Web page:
Locating and Choosing a Funding Source
This document has a list of different funding sources, including government agencies, foundations, associations, and research centers.
Many campuses support faculty with internal grant programs. Using the California State University (CSU) as one example, these may include:
- Professional development, research, and creative activity grants
- Research seed money
- Travel funds allocated for particular events, or to present at particular conferences
- Stipends to try new technologies or teaching strategies and study their impact on student learning
- Outstanding scholar awards
Information about these awards often comes from the Faculty Development Center, the campus foundation, or through departments or colleges themselves. In addition to these local campus awards, there are CSU system-wide monies available such as the Wang Award to support outstanding scholarship. In addition, each campus has an office dedicated to identifying and expanding opportunities for faculty to obtain external funding.
The office may have different names, such as Office of Research and Sponsored Programs, or Division of Research Affairs, or Grants, Research, and Sponsored Programs, but all have the same basic charge of supporting faculty and others who seek, apply for, and manage external funding for the work they do on campus. A wide array of external funding is also available from sources such as foundations, corporations, and professional organizations. Allocating the time to determine what is available is well worth the investment. It is expected that faculty members will learn how to go about locating appropriate resources for their work.
Match Funding to Purpose of Research
Most funding agencies have a mission or goals they hope to accomplish, and the desire to further them is the reason they offer money to researchers. The more effectively the research project furthers those goals, the more likely it is to be funded. Reading the guidelines from each agency carefully will avoid a lot of wasted time applying for funding from places that are not interested since the work does not align with their objectives.
Match Funding to the Size of the Project
Generally small funding agencies provide support for small projects, large ones for large projects. Matching the size of a "suggested range" of proposals as described by the agency will increase the chances that a proposal is funded. Local or community agencies often offer smaller grants (under $10,000), regional agencies are likely to offer larger awards in the middle range ($10,000-$100,000) and national or international agencies are most likely to offer larger awards (over $100,000). There are exceptions to this general description, but if in doubt it is best to contact the agency and ask about the average anticipated award amounts to be clear before applying.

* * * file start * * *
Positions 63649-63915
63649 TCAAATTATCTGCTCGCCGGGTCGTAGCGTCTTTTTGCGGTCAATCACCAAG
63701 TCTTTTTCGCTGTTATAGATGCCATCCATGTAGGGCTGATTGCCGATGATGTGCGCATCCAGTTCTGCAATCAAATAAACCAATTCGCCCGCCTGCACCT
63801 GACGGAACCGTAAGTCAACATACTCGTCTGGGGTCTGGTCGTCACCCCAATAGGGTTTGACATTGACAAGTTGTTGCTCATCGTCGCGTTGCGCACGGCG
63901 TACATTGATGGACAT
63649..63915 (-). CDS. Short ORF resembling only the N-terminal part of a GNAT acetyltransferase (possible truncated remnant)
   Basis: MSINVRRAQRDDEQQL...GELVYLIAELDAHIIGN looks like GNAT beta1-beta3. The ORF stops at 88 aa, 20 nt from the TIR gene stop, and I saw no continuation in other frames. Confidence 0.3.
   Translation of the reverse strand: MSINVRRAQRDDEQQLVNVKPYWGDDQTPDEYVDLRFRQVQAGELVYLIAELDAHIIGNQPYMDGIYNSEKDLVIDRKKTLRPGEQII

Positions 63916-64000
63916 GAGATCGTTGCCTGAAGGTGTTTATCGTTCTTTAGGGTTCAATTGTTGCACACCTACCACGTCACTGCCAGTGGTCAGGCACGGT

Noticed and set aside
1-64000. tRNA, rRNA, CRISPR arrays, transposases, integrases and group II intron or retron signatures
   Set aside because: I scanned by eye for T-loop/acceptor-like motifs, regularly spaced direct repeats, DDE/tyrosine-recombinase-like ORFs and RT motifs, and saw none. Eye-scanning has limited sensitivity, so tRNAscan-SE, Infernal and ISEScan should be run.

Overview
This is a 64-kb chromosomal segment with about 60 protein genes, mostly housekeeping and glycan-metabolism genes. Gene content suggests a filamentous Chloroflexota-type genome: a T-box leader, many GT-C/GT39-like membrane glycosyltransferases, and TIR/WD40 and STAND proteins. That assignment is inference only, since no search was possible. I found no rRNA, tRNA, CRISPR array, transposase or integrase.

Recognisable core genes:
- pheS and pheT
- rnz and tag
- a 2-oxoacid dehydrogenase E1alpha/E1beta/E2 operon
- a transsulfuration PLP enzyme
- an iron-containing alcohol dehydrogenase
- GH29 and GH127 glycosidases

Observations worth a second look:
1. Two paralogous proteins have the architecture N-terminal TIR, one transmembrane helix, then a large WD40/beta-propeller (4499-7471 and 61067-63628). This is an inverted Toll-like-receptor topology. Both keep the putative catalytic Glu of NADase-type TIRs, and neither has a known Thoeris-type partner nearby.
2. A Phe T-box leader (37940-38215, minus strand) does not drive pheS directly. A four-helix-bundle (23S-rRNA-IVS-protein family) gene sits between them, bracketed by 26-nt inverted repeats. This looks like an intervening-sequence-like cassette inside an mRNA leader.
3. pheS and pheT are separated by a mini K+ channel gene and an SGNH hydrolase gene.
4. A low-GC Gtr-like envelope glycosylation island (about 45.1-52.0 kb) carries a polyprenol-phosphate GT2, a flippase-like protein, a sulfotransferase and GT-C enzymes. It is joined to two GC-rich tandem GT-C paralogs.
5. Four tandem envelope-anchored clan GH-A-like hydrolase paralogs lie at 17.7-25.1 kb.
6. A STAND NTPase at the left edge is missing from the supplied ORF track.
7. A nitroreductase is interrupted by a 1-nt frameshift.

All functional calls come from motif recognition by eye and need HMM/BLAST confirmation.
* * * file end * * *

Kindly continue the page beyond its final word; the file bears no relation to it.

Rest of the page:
Read the RFP Carefully
Granting agencies or organizations carefully spell out the types of projects they hope to fund. The closer a grant proposal meets the guidelines outlined in the Request for Proposal (RFP), the more likely it will be funded. Take the time to make certain that the activities in the proposal meet all criteria, timelines, and purposes indicated. Missing details in the RFP, or failing to follow all guidelines closely is a frequent reason proposals are not funded.
Grant Search Strategies
Agencies that provide grants for research activities make considerable effort to get the word out to appropriate individuals and institutions and encourage them to apply for support. Most campuses have departments or individuals dedicated to supporting faculty members as they apply for grants, sometimes through the campus itself, other times through an affiliated foundation. In addition to contacting these individuals on your campus, check with faculty professional development centers, and campus administrators. After checking those places, contact professional and governmental organizations since many of them offer grant monies. It is very convenient to do an internet search of grant monies as well, but be sure to target the sources of monies very carefully to avoid spending large amounts of time following up on inappropriate sources that have different goals and objectives than your own.
Examples of Funding Sources
Government Agency Funding
Health and Human Services
This federal grants search site is the managing partner for the Department of Health and Human Services.
Office of Extramural Research
National Institutes of Health
This site offers basics about the grant application process, lists types of grants available, describes an overview of the peer review process, and many other helpful details.
Grants and Contracts Website
Office of Science, US Department of Energy